In the case of St Martin’s Church in Bilborough, this territory was created around the discovery of the mural. This discovery was a catalyst for unearthing connections of people with the building, their memories and history of the place. It was these connections that generated a sense of opportunity and an impetus for action.

Every design territory has a ‘valued epicentre’. In St Martin’s church this was the mural. In other places it was the idea of a ‘chill-out room’ for young people, a gardening activity for people with mental health issues, the idea of a “safe haven” for an ethnic community group. These epicentres inspire and trigger the imagination of people, but also crucially to motivate them to connect to one another and to take initiative (i.e. develop leadership). As one community member put it: “it opened our eyes to the possibilities”.

How it can be done

Opportunities, and the formation of a design territory, can be a random discovery or can be uncovered and generated through a structured process such as a workshop. Below is a general approach that has been used across many places. It resembles a board game that can be carried out in the form of a workshop (or series of workshops).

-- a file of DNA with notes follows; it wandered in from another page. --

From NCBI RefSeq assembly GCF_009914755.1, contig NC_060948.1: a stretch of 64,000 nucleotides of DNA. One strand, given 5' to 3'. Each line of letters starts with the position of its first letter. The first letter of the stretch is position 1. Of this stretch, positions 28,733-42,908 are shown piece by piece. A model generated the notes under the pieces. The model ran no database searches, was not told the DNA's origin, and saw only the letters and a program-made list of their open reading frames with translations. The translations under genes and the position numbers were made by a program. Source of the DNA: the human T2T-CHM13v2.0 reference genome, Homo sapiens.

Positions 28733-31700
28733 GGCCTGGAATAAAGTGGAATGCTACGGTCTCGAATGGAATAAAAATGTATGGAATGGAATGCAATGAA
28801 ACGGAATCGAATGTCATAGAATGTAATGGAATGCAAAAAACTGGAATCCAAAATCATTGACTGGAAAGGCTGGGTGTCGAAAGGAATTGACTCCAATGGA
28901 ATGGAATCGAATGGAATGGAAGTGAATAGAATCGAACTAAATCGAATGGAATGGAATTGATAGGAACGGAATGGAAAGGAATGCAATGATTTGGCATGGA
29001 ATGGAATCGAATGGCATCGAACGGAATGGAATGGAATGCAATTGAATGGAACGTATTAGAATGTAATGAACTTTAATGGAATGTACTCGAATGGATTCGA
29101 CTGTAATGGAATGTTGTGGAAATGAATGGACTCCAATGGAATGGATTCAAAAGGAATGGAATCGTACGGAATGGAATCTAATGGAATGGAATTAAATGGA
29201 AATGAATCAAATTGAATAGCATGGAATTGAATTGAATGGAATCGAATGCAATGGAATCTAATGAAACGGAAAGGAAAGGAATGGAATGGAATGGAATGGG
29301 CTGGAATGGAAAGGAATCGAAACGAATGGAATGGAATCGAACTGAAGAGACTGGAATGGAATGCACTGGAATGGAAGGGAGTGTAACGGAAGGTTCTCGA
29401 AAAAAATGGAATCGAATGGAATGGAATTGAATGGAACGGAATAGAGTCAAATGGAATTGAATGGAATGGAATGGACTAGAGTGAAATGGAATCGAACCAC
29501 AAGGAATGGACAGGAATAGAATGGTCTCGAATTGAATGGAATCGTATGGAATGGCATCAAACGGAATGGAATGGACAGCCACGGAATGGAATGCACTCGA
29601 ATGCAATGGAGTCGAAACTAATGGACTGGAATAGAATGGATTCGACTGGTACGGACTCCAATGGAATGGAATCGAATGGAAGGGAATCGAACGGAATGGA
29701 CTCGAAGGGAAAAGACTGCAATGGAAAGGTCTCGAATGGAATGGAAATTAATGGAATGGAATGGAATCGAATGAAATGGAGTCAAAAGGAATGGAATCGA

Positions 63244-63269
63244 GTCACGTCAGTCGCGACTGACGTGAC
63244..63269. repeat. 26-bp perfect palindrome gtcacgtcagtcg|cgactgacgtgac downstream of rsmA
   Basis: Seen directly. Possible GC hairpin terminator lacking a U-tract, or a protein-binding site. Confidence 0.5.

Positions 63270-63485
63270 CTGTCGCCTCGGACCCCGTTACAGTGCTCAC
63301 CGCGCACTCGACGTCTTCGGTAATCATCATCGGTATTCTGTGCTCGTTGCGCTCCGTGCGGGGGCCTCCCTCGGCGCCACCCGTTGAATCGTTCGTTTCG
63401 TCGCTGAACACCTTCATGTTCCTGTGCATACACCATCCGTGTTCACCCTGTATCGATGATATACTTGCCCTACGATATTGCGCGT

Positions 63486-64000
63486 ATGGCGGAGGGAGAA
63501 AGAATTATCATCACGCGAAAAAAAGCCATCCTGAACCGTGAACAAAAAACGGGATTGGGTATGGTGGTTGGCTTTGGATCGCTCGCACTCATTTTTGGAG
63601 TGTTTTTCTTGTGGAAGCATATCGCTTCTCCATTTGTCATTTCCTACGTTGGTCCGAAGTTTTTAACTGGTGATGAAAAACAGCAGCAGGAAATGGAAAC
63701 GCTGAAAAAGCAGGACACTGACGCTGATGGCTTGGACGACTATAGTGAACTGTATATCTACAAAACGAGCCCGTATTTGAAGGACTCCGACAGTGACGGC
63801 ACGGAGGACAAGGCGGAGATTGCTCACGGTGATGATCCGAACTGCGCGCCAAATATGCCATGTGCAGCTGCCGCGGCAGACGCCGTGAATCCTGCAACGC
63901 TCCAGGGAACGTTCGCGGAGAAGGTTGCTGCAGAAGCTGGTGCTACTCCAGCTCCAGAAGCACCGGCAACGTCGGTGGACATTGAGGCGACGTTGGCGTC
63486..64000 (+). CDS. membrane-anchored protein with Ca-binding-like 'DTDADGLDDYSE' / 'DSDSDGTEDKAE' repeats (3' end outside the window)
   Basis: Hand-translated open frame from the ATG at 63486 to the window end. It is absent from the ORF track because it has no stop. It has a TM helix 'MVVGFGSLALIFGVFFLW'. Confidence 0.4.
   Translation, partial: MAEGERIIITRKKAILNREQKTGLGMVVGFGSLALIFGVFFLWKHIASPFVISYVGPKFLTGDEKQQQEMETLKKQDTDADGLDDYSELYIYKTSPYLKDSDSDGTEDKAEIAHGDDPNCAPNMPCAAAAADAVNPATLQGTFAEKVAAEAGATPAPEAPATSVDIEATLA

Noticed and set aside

The intention/purpose of the game is to discover and outline territories of design work using three sets of cards: ‘challenge cards’, ‘asset cards’ and ‘opportunity cards’.

The challenge cards:

People can use ‘challenge cards’ to capture something they personally perceive as a challenge that compromises something of value for them. Each player, needs to share their challenge with the group and connect their challenges in relation to other challenges (either ones they identified or that someone else has put forward). This will create a tapestry of connected challenges as you seen in the image below. As a group, it is important to discuss and identify challenges that appear to be the roots of other challenges. So for instance, financial challenges may be thought to be the result of lack of expertise in fundraising, or lack of time to seek for funding. The lack of facilities such as toilets or a kitchen area may relate to other spatial challenges such as lack of space, or limitations relating to the heritage listing of the building. Note: Some challenges are clearly about the limitations of the place while others about the limitations in changing a place.

The asset cards: